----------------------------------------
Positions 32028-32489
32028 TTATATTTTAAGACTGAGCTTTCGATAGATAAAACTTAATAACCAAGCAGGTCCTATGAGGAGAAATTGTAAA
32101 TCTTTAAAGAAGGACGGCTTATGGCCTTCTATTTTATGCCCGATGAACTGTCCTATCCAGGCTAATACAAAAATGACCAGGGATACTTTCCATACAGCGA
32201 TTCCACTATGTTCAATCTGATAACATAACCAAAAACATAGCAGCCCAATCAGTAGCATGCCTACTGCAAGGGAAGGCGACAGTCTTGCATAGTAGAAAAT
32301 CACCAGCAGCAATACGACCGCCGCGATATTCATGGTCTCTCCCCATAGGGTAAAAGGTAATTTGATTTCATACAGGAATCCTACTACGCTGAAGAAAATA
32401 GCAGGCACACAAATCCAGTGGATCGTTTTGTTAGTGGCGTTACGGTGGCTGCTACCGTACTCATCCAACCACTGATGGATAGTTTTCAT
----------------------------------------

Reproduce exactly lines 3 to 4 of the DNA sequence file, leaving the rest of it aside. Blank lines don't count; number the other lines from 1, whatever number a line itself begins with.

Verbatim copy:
32101 TCTTTAAAGAAGGACGGCTTATGGCCTTCTATTTTATGCCCGATGAACTGTCCTATCCAGGCTAATACAAAAATGACCAGGGATACTTTCCATACAGCGA
32201 TTCCACTATGTTCAATCTGATAACATAACCAAAAACATAGCAGCCCAATCAGTAGCATGCCTACTGCAAGGGAAGGCGACAGTCTTGCATAGTAGAAAAT